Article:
Scuba diving in Mongolia? Wait a minute, isn’t that a landlocked country in the middle of Asia with the Gobi Desert covering a significant part of it?
Yes indeed. However, a large lake on the northern border adjacent to Siberia offered just such an opportunity.
Siberia? Isn’t that COLD?? Yes indeed, again. But the lure of first exploration of this body of water proved very attractive.
Lake Khovsgol (pronounced HUHVS-gull), not far from its better known Siberian neighbor Lake Baikal, is the second largest lake in Central Asia and contains 1-2% of the world’s fresh water. Revered by Mongolians as sacred and surrounded by mountains in a protected Mongolian national park, this narrow, 80 mile-long body of water resides at an altitude of 5000 feet and looks like one of the northern Great Lakes. The lake is frozen more than it is fluid and therefore constitutes a challenge requiring a dry suit and dive table calculation for altitude. This is not your Caribbean bath water.
This was clearly not a casual pleasure dive, and the objectives of the first scientific dive in Mongolia sought to determine the quality of the lake water and to evaluate the nine known species of fish. Rumors of a large unknown fish referred to as an “underwater deer” did indeed raise some concerns but we were equipped with side-scan sonar to aid in identification of any such submerged strangers. The exciting opportunity to identify new species overrode any misgivings. Furthermore, there were Russian shipwrecks and about 40 cars and trucks that fell through the ice in addition to rumors of Buddhist relics thrown by monks into the lake during a time of persecution in the 1930s.
Getting to Mongolia itself was quite a hike for our expedition with about a dozen Explorers Club members. Long flights brought us to Beijing and then to the capital Ulaan Bataar where about 1.4 million of the 2.9 million Mongolians live. This largely undeveloped city was undergoing change due to the influx of money from foreign mining interests. After a night to gather our equipment and relax at the Genghis Khan bar, we flew 3 hrs to the regional city of Moron where we boarded land rovers for the 12 hour trek to Lake Khovsgol over very poor roads but beautiful vast, open steppes. Speculation was unresolved about how the citizens of Moron referred to themselves, whether they were Moronians or just Morons. Anything for a laugh on a long road trip.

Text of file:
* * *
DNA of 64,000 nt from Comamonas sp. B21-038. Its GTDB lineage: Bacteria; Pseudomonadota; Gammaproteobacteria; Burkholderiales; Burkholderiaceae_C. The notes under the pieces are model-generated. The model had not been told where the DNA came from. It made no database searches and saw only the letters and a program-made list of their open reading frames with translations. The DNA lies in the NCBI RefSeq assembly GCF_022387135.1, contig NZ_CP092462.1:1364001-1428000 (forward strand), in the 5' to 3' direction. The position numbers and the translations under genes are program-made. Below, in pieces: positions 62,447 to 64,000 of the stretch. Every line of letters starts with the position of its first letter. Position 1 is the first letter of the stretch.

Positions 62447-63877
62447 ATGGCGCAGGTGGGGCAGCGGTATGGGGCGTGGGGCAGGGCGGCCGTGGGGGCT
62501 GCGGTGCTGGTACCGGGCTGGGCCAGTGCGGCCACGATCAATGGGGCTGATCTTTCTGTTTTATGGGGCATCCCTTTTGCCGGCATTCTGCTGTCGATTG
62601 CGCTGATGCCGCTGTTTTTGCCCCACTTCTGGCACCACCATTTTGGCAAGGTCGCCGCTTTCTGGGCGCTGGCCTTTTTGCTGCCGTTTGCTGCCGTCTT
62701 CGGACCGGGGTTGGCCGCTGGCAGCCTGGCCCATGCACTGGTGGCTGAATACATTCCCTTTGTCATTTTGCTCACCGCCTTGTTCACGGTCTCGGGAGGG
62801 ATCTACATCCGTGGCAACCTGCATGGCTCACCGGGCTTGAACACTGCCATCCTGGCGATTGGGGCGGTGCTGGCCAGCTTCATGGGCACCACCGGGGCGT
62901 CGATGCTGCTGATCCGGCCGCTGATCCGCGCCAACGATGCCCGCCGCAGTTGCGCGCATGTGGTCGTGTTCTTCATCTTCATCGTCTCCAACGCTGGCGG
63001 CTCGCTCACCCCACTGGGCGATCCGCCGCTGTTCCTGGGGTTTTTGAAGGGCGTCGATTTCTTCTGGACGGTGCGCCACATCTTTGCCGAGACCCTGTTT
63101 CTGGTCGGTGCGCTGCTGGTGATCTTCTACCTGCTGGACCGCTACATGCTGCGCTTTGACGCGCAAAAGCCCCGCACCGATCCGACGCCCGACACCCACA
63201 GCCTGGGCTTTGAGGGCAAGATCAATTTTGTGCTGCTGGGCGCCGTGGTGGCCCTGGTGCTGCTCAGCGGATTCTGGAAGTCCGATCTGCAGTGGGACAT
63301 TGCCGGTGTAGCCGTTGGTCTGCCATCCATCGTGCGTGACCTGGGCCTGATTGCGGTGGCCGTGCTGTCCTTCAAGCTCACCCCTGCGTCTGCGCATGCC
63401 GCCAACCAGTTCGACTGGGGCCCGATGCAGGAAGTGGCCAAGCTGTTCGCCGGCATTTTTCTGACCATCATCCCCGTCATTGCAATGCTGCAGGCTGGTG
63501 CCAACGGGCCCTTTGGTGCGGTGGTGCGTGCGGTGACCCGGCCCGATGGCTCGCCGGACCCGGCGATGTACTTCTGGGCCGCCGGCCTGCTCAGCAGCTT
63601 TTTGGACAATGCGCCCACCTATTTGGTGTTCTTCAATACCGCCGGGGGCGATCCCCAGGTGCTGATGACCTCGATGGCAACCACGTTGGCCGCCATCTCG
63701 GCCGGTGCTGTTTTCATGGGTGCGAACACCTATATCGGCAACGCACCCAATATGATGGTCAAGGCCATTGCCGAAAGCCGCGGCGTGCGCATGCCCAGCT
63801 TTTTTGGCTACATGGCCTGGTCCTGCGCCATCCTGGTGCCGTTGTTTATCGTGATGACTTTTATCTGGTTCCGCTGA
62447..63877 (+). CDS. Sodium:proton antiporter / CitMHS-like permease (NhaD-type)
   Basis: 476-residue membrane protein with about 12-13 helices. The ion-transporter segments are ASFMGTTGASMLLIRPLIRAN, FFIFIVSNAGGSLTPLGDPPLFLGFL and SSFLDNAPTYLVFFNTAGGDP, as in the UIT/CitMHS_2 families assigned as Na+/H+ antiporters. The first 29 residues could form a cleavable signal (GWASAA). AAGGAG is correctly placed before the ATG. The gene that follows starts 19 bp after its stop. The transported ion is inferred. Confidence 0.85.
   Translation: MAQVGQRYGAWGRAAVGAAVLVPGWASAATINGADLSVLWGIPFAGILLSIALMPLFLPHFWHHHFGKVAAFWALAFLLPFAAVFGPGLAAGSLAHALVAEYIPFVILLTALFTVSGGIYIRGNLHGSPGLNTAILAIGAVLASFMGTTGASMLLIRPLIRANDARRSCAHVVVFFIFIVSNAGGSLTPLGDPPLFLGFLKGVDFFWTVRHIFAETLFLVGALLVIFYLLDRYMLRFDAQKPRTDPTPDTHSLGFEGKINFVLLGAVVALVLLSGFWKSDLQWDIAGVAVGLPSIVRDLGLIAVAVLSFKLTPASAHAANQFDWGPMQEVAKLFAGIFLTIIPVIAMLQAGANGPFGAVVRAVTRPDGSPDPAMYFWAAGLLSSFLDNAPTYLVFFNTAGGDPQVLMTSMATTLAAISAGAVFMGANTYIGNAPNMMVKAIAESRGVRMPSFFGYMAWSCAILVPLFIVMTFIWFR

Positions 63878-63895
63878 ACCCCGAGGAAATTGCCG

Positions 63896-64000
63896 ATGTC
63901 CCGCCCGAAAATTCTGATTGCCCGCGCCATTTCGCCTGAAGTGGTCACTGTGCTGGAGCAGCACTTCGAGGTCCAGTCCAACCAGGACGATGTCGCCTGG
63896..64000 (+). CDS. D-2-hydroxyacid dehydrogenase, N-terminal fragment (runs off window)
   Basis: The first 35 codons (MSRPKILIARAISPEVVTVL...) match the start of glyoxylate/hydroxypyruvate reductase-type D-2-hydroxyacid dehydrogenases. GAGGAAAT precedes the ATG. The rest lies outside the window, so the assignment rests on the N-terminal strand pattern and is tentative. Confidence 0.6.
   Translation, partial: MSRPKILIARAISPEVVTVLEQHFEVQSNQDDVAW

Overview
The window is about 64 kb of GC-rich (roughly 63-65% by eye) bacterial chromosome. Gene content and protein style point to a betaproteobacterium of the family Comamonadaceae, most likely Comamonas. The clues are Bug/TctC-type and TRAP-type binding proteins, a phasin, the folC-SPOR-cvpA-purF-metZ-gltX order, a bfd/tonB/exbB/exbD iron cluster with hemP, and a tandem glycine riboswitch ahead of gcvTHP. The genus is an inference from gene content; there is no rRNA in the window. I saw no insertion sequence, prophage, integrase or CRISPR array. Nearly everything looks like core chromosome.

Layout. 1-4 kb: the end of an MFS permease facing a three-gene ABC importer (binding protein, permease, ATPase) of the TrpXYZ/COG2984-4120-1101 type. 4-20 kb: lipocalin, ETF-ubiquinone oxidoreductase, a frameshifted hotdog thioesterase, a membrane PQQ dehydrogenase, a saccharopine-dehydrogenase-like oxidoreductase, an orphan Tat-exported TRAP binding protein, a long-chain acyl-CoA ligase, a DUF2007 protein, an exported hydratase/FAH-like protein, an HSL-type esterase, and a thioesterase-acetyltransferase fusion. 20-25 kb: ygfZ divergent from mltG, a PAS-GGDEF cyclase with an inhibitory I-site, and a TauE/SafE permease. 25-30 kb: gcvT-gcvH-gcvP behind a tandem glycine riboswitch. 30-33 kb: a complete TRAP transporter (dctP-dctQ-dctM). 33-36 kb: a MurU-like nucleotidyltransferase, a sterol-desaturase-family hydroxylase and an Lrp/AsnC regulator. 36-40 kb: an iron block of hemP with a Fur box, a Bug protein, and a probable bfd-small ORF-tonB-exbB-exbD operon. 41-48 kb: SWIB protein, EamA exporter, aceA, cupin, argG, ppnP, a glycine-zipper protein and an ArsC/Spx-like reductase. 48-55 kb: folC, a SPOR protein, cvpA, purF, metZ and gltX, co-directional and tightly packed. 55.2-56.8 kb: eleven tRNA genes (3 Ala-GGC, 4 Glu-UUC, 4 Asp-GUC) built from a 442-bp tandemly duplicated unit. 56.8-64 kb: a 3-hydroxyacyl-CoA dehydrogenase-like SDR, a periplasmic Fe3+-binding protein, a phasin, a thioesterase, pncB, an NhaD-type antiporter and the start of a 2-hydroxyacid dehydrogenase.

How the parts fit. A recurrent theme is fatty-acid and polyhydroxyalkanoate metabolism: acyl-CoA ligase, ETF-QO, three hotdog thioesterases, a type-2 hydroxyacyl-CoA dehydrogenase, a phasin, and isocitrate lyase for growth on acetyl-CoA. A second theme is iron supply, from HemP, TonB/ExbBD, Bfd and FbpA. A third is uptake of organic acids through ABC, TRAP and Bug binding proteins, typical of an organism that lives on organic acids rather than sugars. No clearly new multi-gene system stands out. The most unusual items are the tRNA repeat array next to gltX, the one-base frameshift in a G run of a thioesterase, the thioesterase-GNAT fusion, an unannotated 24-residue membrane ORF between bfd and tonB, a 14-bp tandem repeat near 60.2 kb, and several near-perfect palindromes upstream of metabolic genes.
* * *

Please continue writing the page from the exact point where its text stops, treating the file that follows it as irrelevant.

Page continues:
Arriving beaten up by the rough roads, we stashed our gear into our gers. These octagonal reinforced tents with cots, also known by the Turkish name yurt, were actually very comfortable, especially with the fire going inside, necessary because temperatures fluctuated from 800 F in daytime to 300 F at night.
Diving in remote Lake Khovsgol was very challenging. No dive centers, no air fills, no compressors, and certainly no palm-frond covered cabanas serving post-dive piña coladas. The nearest dive center was probably 5 hours by flight so we had to bring everything including back up gear. Our expedition moved over one ton of equipment, including 16 tanks, two air compressors, and personal gear for 10 divers.
Dive planning and safety briefing occurred in the morning before entering the water. Some of us patrolled the lake surface with sonar while others dove, with a watcher on shore for safety given the diving conditions. The water proved to be quite clear (and cold with sharp thermal gradients) and water samples demonstrated no biological or chemical pollutants. We located a few interesting Russian era shipwrecks but no Buddhist relics or gold items. The lake was full of a large cod-like species and the smaller Siberian grayling that were unafraid of humans since there is little tradition of eating fish and low human population. We could swim right up to schools without spooking them. It certainly was tempting to snag a few to throw on the grill but we respected our hosts and refrained. We did not see any taimen, the largest trout in the world with the record length 7 feet and weighing 230 lbs, they are in rivers. There is some sport fishing for these by non-Mongolians but the catch and release practice may have a different meaning….they might have to release you! Maybe that is the “underwater deer”.
My return to the airport was highlighted by my Mongolian driver who drove as fast as he could over terrible roads. He spoke no English and I knew no Mongolian, so we communicated by hand signals and grunts. Trying to get him to stop for a biological break is a story for another column. What a buggy ride! But a spectacular trip overall.